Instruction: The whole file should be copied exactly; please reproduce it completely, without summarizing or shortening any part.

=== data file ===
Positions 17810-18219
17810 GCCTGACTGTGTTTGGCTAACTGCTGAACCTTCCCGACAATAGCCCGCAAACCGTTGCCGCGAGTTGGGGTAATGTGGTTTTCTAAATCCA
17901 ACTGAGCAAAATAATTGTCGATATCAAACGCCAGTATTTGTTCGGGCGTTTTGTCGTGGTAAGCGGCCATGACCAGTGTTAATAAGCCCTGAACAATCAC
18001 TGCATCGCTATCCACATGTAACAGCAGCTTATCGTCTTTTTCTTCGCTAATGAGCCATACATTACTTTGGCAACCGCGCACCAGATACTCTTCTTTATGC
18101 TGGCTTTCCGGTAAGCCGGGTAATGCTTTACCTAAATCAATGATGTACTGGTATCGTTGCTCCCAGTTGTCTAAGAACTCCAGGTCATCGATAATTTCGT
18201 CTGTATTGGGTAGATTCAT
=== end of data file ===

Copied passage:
Positions 17810-18219
17810 GCCTGACTGTGTTTGGCTAACTGCTGAACCTTCCCGACAATAGCCCGCAAACCGTTGCCGCGAGTTGGGGTAATGTGGTTTTCTAAATCCA
17901 ACTGAGCAAAATAATTGTCGATATCAAACGCCAGTATTTGTTCGGGCGTTTTGTCGTGGTAAGCGGCCATGACCAGTGTTAATAAGCCCTGAACAATCAC
18001 TGCATCGCTATCCACATGTAACAGCAGCTTATCGTCTTTTTCTTCGCTAATGAGCCATACATTACTTTGGCAACCGCGCACCAGATACTCTTCTTTATGC
18101 TGGCTTTCCGGTAAGCCGGGTAATGCTTTACCTAAATCAATGATGTACTGGTATCGTTGCTCCCAGTTGTCTAAGAACTCCAGGTCATCGATAATTTCGT
18201 CTGTATTGGGTAGATTCAT